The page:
Overview of Multiple Pregnancy
What is multiple pregnancy?
A multiple pregnancy is a pregnancy with 2 or more fetuses. Some names for these are:
Twins for 2 fetuses
Triplets for 3 fetuses
Quadruplets for 4 fetuses
Quintuplets for 5 fetuses
Sextuplets for 6 fetuses
Septuplets for 7 fetuses
Multiples make up only about 3 in 100 births, but the multiple birth rate is rising. According to the National Center for Health Statistics, the twin birth rate has risen 70% since 1980. It is now 32.6 per 1,000 live births. The birth rate for triplets and other higher-order multiples rose dramatically. But it has slowed since 1998.
What causes multiple pregnancy?
Many factors are linked to having a multiple pregnancy. Naturally occurring factors are:
Heredity. A family history of multiple pregnancy raises the chances of having twins.
Older age. Women older than 30 have a greater chance of multiple conception. Many women today are waiting to have children until later in life. They may have twins as a result.
High parity. Having 1 or more previous pregnancies, especially a multiple pregnancy, raises the chances of having multiples.
Race. African-American women are more likely to have twins than any other race. Asian and Native Americans have the lowest twinning rates. White women, especially those older than 35, have the highest rate of higher-order multiple births (triplets or more).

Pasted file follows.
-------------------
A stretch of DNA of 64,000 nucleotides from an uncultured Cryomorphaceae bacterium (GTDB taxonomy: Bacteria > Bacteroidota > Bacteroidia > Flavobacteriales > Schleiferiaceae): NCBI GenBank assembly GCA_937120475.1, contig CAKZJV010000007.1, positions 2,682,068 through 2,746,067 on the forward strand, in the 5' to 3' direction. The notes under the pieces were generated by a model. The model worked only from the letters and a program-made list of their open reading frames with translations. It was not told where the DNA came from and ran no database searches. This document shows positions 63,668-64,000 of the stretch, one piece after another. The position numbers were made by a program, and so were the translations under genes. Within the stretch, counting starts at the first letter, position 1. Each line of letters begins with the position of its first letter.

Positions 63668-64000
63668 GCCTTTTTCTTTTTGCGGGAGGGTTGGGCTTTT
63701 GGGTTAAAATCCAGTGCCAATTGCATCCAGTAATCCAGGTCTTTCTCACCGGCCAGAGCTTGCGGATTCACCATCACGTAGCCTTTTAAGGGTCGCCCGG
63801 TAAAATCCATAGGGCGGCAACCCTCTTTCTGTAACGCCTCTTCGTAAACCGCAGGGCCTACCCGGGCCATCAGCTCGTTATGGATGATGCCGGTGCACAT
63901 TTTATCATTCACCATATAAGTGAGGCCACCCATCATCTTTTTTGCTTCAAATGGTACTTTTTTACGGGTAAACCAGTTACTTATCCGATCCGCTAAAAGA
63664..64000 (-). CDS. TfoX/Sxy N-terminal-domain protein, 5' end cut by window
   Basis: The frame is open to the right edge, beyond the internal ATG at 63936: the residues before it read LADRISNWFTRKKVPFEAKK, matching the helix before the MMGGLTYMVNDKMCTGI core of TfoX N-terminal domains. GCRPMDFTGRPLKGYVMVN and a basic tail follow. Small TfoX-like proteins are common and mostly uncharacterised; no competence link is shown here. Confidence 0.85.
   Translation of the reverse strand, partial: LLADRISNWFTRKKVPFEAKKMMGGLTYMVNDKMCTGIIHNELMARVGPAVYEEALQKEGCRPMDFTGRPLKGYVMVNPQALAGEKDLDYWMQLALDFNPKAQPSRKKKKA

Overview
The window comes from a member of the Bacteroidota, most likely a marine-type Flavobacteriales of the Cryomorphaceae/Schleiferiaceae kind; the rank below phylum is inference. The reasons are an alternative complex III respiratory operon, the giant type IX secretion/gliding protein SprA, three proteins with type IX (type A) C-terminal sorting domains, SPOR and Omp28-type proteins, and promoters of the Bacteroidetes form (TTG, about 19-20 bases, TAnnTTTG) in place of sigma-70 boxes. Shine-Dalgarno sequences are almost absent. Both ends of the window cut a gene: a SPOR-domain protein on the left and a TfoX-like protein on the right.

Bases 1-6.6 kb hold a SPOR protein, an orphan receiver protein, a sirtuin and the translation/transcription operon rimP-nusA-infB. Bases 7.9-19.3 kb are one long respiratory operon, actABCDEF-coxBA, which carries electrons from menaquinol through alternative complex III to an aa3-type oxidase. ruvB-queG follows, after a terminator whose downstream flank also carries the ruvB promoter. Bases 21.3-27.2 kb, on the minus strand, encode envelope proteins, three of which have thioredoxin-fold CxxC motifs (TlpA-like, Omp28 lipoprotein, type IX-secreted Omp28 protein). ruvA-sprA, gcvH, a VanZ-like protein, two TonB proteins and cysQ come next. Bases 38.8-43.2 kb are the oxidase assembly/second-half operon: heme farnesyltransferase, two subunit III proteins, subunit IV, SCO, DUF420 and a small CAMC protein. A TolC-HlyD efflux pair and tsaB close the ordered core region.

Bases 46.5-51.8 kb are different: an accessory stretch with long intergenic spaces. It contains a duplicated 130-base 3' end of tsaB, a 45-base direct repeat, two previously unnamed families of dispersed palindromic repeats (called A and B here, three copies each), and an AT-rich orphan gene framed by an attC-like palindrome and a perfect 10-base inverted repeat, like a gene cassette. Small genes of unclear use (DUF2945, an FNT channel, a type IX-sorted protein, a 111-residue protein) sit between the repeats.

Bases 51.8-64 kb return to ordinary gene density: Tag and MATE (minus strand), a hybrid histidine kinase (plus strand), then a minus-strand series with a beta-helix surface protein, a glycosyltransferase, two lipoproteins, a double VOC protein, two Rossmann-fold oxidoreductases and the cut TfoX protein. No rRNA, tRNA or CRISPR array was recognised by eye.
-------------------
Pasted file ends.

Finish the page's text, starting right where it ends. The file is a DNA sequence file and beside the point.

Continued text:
Other factors that have greatly raised the multiple birth rate in recent years are reproductive technologies such as:
Ovulation-stimulating medicines, such as clomiphene citrate and follicle stimulating hormone (FSH). These help produce many eggs. If fertilized, they can result in multiple babies.
Assisted reproductive technologies. In vitro fertilization (IVF) and other methods may help couples get pregnant. These technologies often use ovulation-stimulating medicines to produce multiple eggs. These are then fertilized in the lab and returned to the uterus to grow.
How does multiple pregnancy happen?
Multiple pregnancy often happens when more than 1 egg is fertilized and implants in the uterus. This is called fraternal twinning. It can produce boys, girls, or a combination of both. Fraternal multiples are simply siblings conceived at the same time. But just as siblings often look alike, fraternal multiples may look very similar. Fraternal multiples each have a separate placenta and amniotic sac.
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Sometimes, 1 egg is fertilized and then splits into 2 or more embryos. This is called identical twinning. It makes all boys, or all girls. Identical multiples are genetically the same. They often look so much alike that even parents have a hard time telling them apart. But these children have different personalities and are distinct people. Identical multiples may have individual placentas and amniotic sacs. Most share a placenta with separate sacs. Rarely, identical twins share 1 placenta and a single amniotic sac.
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